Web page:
Somewhere Over the Rainbow – Short Story
By: Ngozi Chukura
It is the dead of winter. I sing:
“Summertime/ And the living is easy/
Fish are jumping/ And the cotton is high/
Daddy’s rich/ And your/ Mama’s good looking
So hush, little baby, don’t you cry…”
I don’t know the other lyrics. I sing in the dead of winter. I sing in a resonant, sonorous voice. As the words form in my mouth, and I push them out with my hot, moist breath, little clouds of mist form. The air bites my face.
I always get things backwards. I don’t care; this is one of the eccentricities about myself that I like. My psychologist quotes Freud a lot, when we have our hourly sessions, once a week in her office which smells like too many cigarettes. She sits across from me, her arms folded, elbows bent across her huge breasts, (I wonder how she manages?) She peers into my eyes and occasionally unfolds her arms to take notes. As soon as she drops her hands, her stature deflates a little. I find this hilarious.
Apparently, I haven’t developed a mature object relationship and this is causing me to have unrealistic relationship goals, which in turn is why my marriage is falling apart. I always just thought that Thato couldn’t stand my propensity for getting things backwards. It eventually drove him a little mad, I think.
I pull my coat a little tighter around my neck and glance at my watch. It’s really a cheap watch, but I like it because it refracts the light, throwing little shards of rainbow every time the sun shines on it. It is twenty-five past seven. I am half an hour late. I am always late. I think it’s because I must be a little bored with life; the excitement of waiting for my dreams to come true was eventually eroded by my waiting for my dreams to come true. Now, I make people wait for me. My psychologist has a term for that, too; but I forget …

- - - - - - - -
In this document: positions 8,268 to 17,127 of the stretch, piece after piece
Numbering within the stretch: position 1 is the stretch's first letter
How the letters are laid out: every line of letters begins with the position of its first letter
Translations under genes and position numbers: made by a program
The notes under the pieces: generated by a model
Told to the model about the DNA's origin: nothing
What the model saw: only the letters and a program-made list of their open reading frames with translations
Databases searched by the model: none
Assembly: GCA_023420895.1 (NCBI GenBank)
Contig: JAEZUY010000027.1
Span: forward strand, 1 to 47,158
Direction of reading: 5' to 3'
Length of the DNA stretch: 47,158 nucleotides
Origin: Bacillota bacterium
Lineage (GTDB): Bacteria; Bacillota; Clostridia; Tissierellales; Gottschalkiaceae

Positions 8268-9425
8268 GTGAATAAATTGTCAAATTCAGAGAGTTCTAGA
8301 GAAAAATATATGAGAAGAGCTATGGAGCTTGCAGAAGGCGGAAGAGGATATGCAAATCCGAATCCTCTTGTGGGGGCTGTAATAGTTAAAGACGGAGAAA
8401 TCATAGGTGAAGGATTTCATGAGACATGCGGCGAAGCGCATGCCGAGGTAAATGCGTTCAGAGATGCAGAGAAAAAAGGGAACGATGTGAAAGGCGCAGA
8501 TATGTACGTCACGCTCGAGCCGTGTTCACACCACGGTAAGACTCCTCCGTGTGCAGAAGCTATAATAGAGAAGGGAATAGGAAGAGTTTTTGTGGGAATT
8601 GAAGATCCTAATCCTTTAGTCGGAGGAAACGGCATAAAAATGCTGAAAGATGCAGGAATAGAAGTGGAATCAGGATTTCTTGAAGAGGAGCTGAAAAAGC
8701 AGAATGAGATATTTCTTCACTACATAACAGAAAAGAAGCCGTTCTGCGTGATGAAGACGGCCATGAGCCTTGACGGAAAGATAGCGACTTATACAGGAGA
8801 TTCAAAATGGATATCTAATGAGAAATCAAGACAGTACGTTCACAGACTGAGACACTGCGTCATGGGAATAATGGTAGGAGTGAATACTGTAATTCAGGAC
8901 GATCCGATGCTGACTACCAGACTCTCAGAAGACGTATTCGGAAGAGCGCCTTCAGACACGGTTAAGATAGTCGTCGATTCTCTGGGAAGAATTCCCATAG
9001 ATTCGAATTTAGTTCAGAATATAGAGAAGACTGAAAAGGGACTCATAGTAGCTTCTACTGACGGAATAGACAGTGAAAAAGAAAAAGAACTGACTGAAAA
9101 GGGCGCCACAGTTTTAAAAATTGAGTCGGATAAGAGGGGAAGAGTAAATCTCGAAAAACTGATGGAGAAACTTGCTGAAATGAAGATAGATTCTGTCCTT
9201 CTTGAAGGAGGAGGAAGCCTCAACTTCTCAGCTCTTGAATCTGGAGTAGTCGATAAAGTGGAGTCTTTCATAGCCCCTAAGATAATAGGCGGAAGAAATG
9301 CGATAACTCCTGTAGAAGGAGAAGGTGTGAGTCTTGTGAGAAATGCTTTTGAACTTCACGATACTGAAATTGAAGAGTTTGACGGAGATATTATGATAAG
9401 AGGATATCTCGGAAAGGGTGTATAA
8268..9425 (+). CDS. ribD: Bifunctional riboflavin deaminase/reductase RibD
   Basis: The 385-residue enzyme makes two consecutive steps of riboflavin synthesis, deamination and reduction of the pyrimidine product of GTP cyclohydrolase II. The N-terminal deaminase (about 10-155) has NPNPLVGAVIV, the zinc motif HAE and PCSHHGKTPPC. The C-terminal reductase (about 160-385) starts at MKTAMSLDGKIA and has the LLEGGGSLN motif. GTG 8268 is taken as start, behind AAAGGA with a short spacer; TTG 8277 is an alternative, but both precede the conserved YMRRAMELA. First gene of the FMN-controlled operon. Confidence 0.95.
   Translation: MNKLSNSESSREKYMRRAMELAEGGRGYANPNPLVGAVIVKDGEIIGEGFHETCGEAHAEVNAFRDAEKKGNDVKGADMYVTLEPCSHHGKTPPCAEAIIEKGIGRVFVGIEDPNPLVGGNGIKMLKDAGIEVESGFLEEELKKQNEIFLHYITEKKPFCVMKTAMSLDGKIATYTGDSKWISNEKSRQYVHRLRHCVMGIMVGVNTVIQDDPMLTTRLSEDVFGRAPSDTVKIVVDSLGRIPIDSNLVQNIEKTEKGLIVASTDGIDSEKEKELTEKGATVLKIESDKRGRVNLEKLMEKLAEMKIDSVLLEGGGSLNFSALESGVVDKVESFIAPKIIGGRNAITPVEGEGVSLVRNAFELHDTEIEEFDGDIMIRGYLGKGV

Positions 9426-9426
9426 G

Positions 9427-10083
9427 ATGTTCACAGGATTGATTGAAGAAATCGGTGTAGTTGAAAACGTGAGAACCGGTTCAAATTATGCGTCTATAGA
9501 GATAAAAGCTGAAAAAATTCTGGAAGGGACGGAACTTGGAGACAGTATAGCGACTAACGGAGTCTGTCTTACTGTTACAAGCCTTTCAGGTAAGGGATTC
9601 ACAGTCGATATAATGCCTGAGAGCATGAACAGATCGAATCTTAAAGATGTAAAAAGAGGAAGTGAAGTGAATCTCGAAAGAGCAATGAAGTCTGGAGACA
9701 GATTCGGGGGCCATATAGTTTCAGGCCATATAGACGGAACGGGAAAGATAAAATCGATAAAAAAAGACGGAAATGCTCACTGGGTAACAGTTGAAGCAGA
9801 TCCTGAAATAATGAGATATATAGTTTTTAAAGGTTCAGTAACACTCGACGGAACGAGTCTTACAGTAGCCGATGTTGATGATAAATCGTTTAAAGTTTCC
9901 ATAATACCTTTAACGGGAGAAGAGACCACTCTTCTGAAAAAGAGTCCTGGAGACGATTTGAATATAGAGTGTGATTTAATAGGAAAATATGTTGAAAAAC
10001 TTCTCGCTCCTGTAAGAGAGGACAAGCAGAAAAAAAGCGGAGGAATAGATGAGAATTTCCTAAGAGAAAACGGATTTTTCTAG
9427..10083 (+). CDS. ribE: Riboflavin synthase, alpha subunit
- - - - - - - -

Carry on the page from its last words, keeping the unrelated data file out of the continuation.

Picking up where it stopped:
The city is alive, now. More and more people brush past me, on their way to wherever they are going. I stop singing, I don’t like being watched. I, however, watch the passers-by avidly, reading the swing of their arms; the hanging of their heads, I somehow discern their stories. Their monochrome apathy belies the tapestry of techni-coloured dreams that, like my excitement, were gradually buffed to the grey that clings like soot to their personalities. I smile at an old lady I recognize. I think she works at the store, and there; a glimmer of real warmth. I am reassured of humanity. I see the ember under the ash, the ember that glows a little less brightly with the passing of the years. How sad. I pick lint from my coat, and walk, with the others, to where I am going.
I used to love him, but now I don’t. The words come from my lips matter-of-factly. There is no emphasis, no pause. Our marriage was, for a time, a vivid flame, a tango. It’s not, anymore. Dr Reteng says that our relationship has become toxic and we are constantly manufacturing violent behaviours; that we are feeding each other’s masochism. We enslave each other. Thato doesn’t protest I think that he, too, is exhausted. He doesn’t blame me; he doesn’t blink. His shoulders, though, are heavy with my words. He nods, slowly and stretches his arm across the table. He opens his palm and I hold his hand. He understands; he knows that it’s been hard for me, too and that we were a bright, beautiful flame that licked and burned and ate itself up.
I see a tear and I feel my own roll down my face. I lick my lips, the tears are salty. I kiss his palm, it is fleshy and warm. I stop at a street vendor. Mmangwane greets me, we exclaim about the cold. She is wearing a white hat. I buy one loose cigarette from her. Yes, ke tla tsamaya sentle auntie. I am almost at the bridge now; there is a serpentine movement in my stomach. I recognize this feeling and smile. After breakfast, he sits across from me, nervous. I don’t know why we often made arrangements to meet like this, for breakfast here. I ask him what the matter is; is there something you want to say?
“Lesego, will you marry me?”
“Yes, Thato. It will be a beautiful journey.”
He reached across the table and I took his hand. A ray of light caught my new watch, casting shards of rainbow into our future.